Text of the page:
We get more prophecy – some of the prophecies of the Dragon, that the Dragon Reborn will twice be marked by Herons. Rand decides to ignore this, as living in denial is apparently preferable to accepting he might actually be the Dragon Reborn. We also get a couple of Min’s visions -one for Elayne and one for Egwene. The Elayne one teases someone close to her will lose a hand, the Egwene one is more generic – a white flame. Egwene also has her first prophetic dream (or vision of what is happening) and sees Rand transferred to another world, with the implication that a woman (ie Lanfear) was responsible.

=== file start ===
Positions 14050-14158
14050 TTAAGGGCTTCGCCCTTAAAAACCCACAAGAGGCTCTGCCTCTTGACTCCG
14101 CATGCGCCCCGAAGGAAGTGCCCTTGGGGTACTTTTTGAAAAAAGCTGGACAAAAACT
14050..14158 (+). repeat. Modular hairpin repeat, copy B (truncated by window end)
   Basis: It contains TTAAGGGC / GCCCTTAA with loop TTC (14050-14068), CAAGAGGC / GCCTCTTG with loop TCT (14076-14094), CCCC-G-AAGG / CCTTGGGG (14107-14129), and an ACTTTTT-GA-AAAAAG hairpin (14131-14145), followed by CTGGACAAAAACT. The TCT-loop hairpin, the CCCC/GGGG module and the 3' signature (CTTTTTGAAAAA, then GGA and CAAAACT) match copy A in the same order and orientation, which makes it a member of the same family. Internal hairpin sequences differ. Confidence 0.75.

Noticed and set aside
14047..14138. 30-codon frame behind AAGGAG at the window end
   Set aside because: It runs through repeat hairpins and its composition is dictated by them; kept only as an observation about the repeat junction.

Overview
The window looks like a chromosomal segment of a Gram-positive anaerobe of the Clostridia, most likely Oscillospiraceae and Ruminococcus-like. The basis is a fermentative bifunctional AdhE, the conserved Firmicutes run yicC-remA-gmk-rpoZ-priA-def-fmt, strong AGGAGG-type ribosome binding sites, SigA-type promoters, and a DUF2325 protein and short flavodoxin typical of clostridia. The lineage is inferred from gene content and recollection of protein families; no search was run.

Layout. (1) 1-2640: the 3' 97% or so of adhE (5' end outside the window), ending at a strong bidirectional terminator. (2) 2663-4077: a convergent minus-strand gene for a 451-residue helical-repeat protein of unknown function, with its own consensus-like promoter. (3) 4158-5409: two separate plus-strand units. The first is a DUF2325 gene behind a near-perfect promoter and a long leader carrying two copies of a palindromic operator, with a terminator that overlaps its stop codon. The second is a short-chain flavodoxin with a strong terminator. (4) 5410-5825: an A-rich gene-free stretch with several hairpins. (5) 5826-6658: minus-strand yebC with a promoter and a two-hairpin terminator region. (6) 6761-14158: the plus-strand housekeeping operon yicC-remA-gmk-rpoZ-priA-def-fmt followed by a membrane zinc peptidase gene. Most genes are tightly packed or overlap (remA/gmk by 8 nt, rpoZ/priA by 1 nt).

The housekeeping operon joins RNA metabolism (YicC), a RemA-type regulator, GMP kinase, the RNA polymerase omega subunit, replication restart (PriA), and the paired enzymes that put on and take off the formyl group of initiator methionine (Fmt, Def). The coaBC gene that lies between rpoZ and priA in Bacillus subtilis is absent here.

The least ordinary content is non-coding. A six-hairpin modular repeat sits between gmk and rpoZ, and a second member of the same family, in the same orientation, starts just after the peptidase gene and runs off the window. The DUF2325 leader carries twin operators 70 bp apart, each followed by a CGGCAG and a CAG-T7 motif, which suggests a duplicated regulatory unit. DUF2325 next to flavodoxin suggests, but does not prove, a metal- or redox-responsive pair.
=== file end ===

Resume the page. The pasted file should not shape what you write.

In terms of mysteries, Selene and Verin are probably the big two. Verin is clearly behaving oddly, for example, why would she have a satisfied smile just because she told them Moiraine sent her? Selene however, is even odder. She got to the parallel world through a Portal Stone, knew what one was and the name, knew about Grolm, uses the phrase “Friends of the Dark” in addition to the more usual “Darkfriends,” is very insistent she isn’t Aes Sedai and has an unhealthy obsession with Rand. We probably don’t know enough to really be sure of her identity at this point, but we can be sure she isn’t just some random Cairhienin noblewoman who happened to find her way into the world by accident. Finally, we see very strange behavior from Machin Shin – waiting at a Waygate and apparently trying to escape. Is this ta’veren working its magic, or did Fain somehow persuade it? Verin is adamant that Machin Shin can’t be controlled, but as we have seen often, people are frequently totally convinced of something without good reason.